NJ Senators propose increased compensation for exonerees


Two New Jersey state Senators proposed today that the state increase the compensation it pays to the wrongfully convicted upon exoneration. Saying they were inspired by the case of

Byron Halsey

, an Innocence Project client who was recently exonerated after serving 19 years in prison for two murders he didn’t commit, Senators Richard J. Codey and Ellen Karcher said the state should increase compensation to $50,000 per year of wrongful incarceration. The state’s current standard is $20,000 per year or twice the person’s annual salary at the time of incarceration, whichever is greater. The federal government, along with several states, provides for up to $50,000 per year of wrongful imprisonment.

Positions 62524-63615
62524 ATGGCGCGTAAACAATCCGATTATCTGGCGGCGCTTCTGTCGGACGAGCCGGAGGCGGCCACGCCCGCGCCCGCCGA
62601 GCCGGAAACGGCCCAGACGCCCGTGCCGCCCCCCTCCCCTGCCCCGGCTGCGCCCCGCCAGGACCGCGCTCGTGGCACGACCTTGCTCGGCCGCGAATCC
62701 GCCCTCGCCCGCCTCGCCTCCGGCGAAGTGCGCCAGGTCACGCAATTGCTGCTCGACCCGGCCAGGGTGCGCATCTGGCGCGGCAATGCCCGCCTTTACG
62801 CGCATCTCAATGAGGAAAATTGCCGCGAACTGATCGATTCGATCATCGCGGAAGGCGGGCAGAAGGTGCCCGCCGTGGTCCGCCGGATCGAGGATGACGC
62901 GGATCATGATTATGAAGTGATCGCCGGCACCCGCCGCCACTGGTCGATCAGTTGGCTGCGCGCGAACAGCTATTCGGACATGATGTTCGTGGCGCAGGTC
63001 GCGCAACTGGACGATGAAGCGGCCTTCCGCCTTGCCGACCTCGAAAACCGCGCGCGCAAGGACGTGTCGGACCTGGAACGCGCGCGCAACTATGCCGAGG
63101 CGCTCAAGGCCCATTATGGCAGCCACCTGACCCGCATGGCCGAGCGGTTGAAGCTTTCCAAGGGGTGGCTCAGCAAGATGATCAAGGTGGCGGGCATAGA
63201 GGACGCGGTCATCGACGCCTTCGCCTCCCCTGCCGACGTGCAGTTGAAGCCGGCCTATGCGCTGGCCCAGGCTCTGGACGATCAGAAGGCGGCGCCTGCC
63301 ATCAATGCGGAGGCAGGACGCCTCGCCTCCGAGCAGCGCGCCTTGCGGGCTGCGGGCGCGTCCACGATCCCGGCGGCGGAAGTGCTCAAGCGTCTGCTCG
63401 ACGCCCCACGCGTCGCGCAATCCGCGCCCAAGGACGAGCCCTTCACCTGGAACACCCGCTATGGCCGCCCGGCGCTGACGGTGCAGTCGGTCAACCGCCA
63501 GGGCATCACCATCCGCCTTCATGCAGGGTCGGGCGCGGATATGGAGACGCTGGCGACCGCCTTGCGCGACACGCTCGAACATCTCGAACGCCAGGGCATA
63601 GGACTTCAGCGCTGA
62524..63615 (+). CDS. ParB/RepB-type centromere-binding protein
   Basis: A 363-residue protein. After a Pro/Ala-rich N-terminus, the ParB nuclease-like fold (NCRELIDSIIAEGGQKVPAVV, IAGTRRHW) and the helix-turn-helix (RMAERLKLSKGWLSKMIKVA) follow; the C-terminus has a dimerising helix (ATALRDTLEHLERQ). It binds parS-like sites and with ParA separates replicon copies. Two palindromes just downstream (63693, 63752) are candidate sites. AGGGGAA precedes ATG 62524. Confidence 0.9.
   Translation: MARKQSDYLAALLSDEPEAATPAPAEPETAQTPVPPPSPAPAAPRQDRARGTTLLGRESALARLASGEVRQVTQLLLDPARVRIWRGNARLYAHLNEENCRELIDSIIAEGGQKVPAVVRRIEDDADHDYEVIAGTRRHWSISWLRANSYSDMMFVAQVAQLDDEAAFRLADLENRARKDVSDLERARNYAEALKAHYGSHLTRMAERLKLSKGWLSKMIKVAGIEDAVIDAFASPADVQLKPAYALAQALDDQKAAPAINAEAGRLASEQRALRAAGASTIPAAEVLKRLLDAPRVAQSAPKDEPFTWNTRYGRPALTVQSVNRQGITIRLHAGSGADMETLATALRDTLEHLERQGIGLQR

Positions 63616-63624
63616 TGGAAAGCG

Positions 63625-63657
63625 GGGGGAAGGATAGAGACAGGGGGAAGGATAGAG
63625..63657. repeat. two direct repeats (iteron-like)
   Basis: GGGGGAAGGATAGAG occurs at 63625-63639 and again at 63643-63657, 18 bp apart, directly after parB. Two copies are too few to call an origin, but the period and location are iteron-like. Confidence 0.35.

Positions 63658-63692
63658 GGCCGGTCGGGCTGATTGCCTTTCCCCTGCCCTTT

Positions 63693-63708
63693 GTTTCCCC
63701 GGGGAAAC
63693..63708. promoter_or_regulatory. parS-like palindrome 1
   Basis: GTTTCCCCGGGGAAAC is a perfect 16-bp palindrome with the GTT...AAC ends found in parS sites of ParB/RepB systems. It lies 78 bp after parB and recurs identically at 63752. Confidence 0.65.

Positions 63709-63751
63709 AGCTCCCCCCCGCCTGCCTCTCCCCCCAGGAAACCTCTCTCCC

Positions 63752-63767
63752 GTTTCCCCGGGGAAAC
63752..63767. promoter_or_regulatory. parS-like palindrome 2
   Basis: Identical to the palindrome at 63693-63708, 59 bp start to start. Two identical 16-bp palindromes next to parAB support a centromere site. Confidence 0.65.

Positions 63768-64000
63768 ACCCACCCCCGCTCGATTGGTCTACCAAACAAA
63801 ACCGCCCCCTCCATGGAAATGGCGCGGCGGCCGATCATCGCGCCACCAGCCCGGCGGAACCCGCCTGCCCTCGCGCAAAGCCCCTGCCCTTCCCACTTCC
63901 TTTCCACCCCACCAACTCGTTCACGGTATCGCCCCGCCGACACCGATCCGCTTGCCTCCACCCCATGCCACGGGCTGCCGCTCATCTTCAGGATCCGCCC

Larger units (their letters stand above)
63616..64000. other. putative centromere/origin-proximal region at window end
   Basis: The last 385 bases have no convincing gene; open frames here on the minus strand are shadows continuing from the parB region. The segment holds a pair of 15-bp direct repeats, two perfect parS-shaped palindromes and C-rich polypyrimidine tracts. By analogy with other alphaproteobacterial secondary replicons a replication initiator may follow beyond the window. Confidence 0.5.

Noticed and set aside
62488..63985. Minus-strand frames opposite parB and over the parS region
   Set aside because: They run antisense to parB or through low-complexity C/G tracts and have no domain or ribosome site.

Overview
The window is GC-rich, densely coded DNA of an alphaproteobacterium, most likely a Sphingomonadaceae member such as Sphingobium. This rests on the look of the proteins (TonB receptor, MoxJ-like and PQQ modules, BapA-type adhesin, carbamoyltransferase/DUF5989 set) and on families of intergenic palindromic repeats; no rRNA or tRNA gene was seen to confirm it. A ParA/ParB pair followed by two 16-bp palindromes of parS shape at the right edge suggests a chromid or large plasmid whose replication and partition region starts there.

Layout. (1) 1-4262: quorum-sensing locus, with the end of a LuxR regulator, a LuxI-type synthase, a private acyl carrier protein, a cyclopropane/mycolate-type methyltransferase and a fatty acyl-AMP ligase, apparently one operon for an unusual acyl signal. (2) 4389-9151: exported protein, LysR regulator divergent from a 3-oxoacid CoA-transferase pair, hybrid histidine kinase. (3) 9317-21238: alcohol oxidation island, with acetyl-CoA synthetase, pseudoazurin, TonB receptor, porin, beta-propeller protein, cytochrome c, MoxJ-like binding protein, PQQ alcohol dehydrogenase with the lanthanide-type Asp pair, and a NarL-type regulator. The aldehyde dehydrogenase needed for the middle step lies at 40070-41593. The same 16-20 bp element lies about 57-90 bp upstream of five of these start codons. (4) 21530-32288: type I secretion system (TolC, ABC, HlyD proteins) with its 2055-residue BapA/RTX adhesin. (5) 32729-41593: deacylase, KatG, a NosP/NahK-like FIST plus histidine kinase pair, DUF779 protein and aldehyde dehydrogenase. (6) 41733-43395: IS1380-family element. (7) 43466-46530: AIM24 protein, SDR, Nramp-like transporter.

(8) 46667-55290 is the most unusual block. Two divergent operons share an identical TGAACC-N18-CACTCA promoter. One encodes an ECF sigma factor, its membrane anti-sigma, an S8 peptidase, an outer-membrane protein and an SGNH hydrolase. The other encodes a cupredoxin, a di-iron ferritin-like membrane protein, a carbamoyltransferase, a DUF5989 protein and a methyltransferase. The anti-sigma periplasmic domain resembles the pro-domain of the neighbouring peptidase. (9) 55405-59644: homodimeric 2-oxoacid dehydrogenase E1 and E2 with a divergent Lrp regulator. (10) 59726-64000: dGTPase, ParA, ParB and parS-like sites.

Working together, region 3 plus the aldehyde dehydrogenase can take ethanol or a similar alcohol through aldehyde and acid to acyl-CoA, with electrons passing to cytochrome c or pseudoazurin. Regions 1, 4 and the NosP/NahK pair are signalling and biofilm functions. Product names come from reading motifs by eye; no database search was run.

“There is no way to fully compensate someone for the loss of years from their life,” said Sen. Codey (D-Essex).  “In cases like Mr. Halsey’s, the world and the skills set needed have changed drastically in the last 20 years. The least we can do is provide a person with a greater cushion to acclimate to life outside of prison.  This is just one small way to right a gross wrong.”

Read the full press release

. (PoliticsNJ.com, 7/18/07)

Halsey is the 205th person exonerated by DNA evidence nationwide and the fifth in New Jersey. Read about


and the

other New Jersey exonerees


Read more about

compensation reforms underway nationwide

and view a map of the

22 states

with compensation laws in place.

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